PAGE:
Trailer Tuesdays: Thor: Ragnarok

We’re lucky enough to be getting three MCU movies this year, even if I was a bit underwhelmed by the first one. The casting news about Thor: Ragnarok had me pretty hyped for this movie, but now that I’ve seen the trailer, I’m only about 40% hype. The remaining 60% is confusion.

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Fanfiction Fridays: The Chilling Crimes of Chinchilla Chick by Traincat

Squirrel Girl! @unbeatablesg
WHO EATS NUTS KICKS BUTTS AND JUST KISSED THE RADDEST ROOMMATE EVER idk but i bet she’s super cool and finished all her homework

Squirrel Girl! @unbeatablesg
LIKE A CHAMP #eatsnutskicksbutts #andassignments

Nancy W @sewwiththeflo
So glad Mew approves of my new relationship. That would’ve been awkward. #neithersinglenorreadytomingle

Squirrel Girl! @unbeatablesg
@sewwiththeflo Hahaha but it would’ve worked out anyway right Nancy

Squirrel Girl! @unbeatablesg
@sewwiththeflo Nancy?

Squirrel Girl! @unbeatablesg
@sewwiththeflo NANCY

Squirrel Girl! @unbeatablesg
@starkmantony aw you ol’ softie you! thanks for the edible arrangement!

Tony Stark @starkmantony
@unbeatablesg Don’t mention it. Really.

Squirrel Girl! @unbeatablesg
@starkmantony could’ve used more nuts, though

Tony Stark @starkmantony
@unbeatablesg What did I just say?

The first time Nancy kissed Doreen she tasted like acorn buttercream and New York City grit. Nancy had never thought of that as a winning combination, but somehow Doreen made it work. She also dipped Nancy, because Doreen kissed like she did everything else: with 300% enthusiasm and like she’d learned it off a pack of trading cards written by a maniac in a full-face mask.

The Chilling Crimes of Chinchilla Chick may not be an actual canonical Unbeatable Squirrel Girl comic, but it’s pretty much the next best thing. Actually, it’s got femslash, so it’s inherently better. Let’s do this.

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Magical Mondays: “The Smartest There Is” Takes on Magic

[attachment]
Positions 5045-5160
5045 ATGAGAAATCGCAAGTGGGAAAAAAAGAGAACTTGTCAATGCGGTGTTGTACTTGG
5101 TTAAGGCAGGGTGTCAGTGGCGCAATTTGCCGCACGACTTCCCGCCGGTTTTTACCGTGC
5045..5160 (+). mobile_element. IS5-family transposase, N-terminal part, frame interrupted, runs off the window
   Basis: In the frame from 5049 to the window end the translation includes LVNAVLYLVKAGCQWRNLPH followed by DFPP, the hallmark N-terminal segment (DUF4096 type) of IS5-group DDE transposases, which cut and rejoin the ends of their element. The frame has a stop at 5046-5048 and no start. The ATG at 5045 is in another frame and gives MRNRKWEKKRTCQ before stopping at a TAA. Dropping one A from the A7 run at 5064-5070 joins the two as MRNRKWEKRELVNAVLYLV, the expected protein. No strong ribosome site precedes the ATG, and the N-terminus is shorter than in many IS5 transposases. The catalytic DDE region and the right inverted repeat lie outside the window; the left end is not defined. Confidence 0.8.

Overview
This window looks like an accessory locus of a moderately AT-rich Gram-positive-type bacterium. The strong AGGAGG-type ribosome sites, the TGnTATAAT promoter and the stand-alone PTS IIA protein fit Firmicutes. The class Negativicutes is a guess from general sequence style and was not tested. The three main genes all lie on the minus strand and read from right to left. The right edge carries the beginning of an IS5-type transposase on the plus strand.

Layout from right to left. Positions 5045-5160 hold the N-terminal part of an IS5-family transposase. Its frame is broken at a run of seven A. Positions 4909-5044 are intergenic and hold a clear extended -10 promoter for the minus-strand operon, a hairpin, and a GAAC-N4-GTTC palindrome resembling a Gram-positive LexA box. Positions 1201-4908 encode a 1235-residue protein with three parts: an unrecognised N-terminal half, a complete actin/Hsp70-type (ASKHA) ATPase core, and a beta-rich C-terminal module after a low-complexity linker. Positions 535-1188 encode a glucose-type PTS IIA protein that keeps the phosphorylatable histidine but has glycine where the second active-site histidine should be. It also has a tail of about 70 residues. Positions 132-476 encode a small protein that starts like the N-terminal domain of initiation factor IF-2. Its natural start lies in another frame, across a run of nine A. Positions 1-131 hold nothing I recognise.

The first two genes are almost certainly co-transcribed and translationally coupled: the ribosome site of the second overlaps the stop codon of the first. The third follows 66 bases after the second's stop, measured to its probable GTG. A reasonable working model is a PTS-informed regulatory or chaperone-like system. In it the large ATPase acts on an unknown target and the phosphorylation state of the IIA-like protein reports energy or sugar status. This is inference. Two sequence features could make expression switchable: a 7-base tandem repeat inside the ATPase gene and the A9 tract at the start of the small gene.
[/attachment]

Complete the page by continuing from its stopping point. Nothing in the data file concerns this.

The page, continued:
The recently concluded arc of Moon Girl and Devil Dinosaur, “The Smartest There Is”, opened on nine-year-old protagonist Lunella Lafayette learning that, thanks to her results on a test created by Bruce Banner, she is the smartest person. Not the smartest kid, or the smartest girl, or the smartest human, or the smartest being on Earth; she’s flat out “the smartest there is”, hence the name of the arc. The other people on the list (mostly adult men) are a bit salty about a little Black girl from the Lower East Side stealing their thunder, but none more so than one Victor Von Doom.

Doom sends robots to attack Lunella, and they’re unlike anything she’s fought before. Namely, they’re powered by Doom’s magic rather than by some kind of quantifiable science. So what does the smartest there is do when faced with something that defies scientific understanding? Attempt to explain it scientifically anyway.

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My Mom Doesn’t Know “Mr. Blue Sky” and Other Things I Had Feelings About During Guardians of the Galaxy Vol. 2

Well, Guardians of the Galaxy Vol. 2 sure was a thing I watched.

I should start with a positive, right? It had a great soundtrack. (Although I was shocked to discover that I recognized some of the songs and my music aficionado mom did not.)

Also, I’d definitely argue that it was better than its predecessor. If you’ll recall my review, I left Vol. 1 deeply disappointed, and I felt like this movie offered a lot of the character beats and emotional high notes that I wished the first film had hit. It also improved the representation on the team by giving us the first MCU team-up with some semblance of gender parity.

That said, I’m not sure what this story adds to the overall Marvel Cinematic Universe worldbuilding, and being a band-aid for the previous film’s issues isn’t necessarily a good look for a sequel.

Spoilers after the jump!

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Unpopular Opinion: Steve Rogers Was Always a Fascist